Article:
We expect credit conditions to remain generally supportive in Asia in 2015. We see the opportunity for potential outperformance in Asian credit relative to other global markets due to better economic growth prospects, more muted sensitivity to US Treasury rates, and increased capital expenditure discipline among existing issuers, as well as the continued increase in the investment universe. However, we strongly believe that the key to success will be strong credit and macro research capabilities, as investors increasingly distinguish among issuers.
The comments, opinions and analyses are the personal views expressed by the investment managers and are intended to be for informational purposes and general interest only and should not be construed as individual investment advice or a recommendation or solicitation to buy, sell or hold any security or to adopt any investment strategy. It does not constitute legal or tax advice. The information provided in this material is rendered as at publication date and may change without notice, and it is not intended as a complete analysis of every material fact regarding any country, region, market or investment.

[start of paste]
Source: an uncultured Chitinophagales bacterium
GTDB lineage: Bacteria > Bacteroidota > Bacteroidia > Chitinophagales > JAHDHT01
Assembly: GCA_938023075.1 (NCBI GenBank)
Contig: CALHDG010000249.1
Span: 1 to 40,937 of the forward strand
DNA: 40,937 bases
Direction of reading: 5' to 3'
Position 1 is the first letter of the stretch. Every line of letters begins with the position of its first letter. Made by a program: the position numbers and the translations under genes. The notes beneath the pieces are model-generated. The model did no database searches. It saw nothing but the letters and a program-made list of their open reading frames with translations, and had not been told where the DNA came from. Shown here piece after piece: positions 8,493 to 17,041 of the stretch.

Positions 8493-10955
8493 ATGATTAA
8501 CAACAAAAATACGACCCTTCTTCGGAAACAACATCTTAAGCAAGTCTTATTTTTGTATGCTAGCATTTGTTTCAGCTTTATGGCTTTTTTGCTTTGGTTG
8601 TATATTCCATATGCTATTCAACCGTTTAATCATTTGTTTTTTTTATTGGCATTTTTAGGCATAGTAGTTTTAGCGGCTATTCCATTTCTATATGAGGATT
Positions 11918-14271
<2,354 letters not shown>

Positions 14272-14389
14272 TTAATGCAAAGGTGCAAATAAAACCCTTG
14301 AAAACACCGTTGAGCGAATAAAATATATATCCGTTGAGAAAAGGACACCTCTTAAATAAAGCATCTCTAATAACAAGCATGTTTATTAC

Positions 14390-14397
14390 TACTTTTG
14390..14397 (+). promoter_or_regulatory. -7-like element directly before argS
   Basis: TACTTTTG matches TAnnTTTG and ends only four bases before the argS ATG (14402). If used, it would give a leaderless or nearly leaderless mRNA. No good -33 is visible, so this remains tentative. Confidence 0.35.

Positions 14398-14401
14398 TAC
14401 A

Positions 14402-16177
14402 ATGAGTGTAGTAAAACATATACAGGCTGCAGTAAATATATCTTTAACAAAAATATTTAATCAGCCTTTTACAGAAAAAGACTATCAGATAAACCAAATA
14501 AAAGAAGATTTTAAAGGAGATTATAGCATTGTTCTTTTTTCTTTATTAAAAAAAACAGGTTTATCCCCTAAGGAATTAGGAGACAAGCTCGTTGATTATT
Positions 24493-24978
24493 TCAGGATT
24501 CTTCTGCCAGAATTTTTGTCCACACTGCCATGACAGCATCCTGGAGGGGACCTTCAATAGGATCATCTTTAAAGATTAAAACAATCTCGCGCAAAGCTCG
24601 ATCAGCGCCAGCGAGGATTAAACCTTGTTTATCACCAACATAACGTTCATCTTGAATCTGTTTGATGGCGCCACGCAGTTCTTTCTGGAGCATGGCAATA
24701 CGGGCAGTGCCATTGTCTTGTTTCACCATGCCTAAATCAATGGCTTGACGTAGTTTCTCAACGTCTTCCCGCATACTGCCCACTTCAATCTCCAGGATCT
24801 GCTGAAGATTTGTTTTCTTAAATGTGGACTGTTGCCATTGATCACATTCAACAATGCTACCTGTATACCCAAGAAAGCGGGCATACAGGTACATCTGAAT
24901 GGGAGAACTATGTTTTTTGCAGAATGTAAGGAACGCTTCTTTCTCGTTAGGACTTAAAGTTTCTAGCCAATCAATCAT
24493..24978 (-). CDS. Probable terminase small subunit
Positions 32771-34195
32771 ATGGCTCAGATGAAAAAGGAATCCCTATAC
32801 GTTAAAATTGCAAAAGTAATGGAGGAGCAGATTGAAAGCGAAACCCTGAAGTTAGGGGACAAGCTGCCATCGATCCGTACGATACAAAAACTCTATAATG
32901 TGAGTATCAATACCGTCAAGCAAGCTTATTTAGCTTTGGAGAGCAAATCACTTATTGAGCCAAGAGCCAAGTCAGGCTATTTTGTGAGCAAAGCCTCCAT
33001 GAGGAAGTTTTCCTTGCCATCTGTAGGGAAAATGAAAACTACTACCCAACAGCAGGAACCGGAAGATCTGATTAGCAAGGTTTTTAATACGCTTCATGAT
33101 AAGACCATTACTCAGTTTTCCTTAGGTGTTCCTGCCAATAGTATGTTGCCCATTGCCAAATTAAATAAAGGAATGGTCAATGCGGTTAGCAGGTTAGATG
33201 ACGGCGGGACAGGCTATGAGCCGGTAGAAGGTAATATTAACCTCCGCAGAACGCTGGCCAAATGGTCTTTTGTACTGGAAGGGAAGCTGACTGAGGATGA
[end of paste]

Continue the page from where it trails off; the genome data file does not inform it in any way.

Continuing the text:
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What Are the Risks?
All investments involve risks, including possible loss of principal. The value of investments can go down as well as up, and investors may not get back the full amount invested. Bond prices generally move in the opposite direction of interest rates. Thus, as prices of bonds in an investment portfolio adjust to a rise in interest rates, the value of the portfolio may decline. High yields reflect the higher credit risks associated with certain lower-rated securities held in a portfolio. The risks of foreign securities include currency fluctuations and political uncertainty. Investments in developing markets involve heightened risks related to the same factors, in addition to those associated with their relatively small size and lesser liquidity. Changes in the financial strength of a bond issuer or in a bond’s credit rating may affect its value.
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2. Source:FactSet, JP Morgan. See www.franklintempletondatasources.com for additional data provider information.